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The National Academies of Sciences, Engineering and Medicine
Committee on National Statistics
Division of Behavioral and Social Sciences and Education
130th CNSTAT Meeting Public Seminar

"Combining Information from Survey and Non-Survey Data Sources for Policy Research: Challenges and Opportunities"

May 6, 2016

Social media, electronic health records, credit card transactional and administrative data, web scraping, and numerous other ways of collecting information have changed the landscape for addressing policy-relevant research questions. At the same time, traditional sources of data for policy-relevant research, such as large-scale surveys, have suffered setbacks due to increasing nonresponse and data collection costs. The non-survey data usually contain detailed information on certain behaviors for a large number of individuals (such as all credit card transactions) but very little background information (such as important covariates to address the policy-relevant question). In contrast, the survey data may contain detailed information on covariates but not on the behaviors. Both data sources are likely imperfect for the target population. Combining information from multiple data sources may allow us to draw inferences that extend beyond the individual components. We outline some proposed statistical methods for combining information from multiple data sources, discuss their limitations and challenges, and identify areas for future research. We provide a case-study of analyzing health care costs by developing an explicit modeling framework to construct inferences for various “building block” parameters and using them to dissect costs as a function of covariates and health conditions.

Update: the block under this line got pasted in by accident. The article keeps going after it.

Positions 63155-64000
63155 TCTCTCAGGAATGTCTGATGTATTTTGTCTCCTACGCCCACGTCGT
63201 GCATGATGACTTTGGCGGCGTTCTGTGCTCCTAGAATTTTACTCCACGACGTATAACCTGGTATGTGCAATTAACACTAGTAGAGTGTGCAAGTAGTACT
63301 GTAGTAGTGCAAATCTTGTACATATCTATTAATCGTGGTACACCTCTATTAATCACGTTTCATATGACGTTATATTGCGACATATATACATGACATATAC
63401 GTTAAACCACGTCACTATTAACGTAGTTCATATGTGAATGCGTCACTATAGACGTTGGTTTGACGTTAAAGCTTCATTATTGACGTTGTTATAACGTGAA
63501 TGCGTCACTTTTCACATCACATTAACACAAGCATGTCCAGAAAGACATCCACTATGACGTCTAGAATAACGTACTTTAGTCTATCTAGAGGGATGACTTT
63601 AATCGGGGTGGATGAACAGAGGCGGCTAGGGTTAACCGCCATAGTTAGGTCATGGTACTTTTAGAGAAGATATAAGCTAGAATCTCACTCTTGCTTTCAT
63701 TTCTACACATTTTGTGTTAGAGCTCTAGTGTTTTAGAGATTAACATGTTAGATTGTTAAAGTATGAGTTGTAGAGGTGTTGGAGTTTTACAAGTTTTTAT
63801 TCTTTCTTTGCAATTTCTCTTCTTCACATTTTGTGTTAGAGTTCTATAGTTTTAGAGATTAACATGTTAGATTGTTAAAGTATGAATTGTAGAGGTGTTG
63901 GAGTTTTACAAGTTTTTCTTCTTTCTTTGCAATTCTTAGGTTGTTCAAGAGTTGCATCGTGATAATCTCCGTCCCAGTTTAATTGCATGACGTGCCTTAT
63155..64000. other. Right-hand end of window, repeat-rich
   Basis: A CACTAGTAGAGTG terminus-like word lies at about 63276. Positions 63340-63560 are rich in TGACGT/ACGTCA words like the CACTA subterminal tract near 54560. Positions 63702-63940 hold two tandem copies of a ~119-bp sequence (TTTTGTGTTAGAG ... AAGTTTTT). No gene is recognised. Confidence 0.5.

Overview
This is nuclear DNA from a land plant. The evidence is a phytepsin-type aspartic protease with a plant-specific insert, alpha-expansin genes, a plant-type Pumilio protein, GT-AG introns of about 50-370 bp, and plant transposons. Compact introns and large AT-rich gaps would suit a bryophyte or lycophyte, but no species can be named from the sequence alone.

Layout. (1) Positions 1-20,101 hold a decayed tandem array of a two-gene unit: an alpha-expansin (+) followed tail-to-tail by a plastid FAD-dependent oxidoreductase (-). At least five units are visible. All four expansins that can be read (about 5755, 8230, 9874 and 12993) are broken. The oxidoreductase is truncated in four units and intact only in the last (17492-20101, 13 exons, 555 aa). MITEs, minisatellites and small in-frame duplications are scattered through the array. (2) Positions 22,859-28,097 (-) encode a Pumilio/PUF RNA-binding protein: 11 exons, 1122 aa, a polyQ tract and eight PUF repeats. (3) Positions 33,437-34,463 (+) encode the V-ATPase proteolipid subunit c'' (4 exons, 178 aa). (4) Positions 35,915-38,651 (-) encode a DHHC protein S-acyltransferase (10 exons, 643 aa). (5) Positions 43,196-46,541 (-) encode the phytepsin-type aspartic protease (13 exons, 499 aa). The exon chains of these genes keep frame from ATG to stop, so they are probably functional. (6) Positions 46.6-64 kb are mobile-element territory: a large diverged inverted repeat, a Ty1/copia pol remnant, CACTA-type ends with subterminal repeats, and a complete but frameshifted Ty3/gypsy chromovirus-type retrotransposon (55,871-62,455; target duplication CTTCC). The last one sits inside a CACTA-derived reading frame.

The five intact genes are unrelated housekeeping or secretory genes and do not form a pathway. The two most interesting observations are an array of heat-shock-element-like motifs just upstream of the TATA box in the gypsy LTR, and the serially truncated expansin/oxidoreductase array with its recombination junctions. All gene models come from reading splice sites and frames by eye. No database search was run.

Combining Information from Survey and Non-Survey Data Sources for Policy Research: Challenges and Opportunities
Sharon Lohr, Westat

Combining Information from Survey and Non-Survey Data Sources: Analysis of Health Care Costs
Trivellore Raghunathan, University of Michigan


Discussion by Thomas Louis, Professor of Biostatistics, Johns Hopkins Bloomberg School of Public Health

Discussion by Linda Young, Director of Research and Development, National Agricultural Statistics Service

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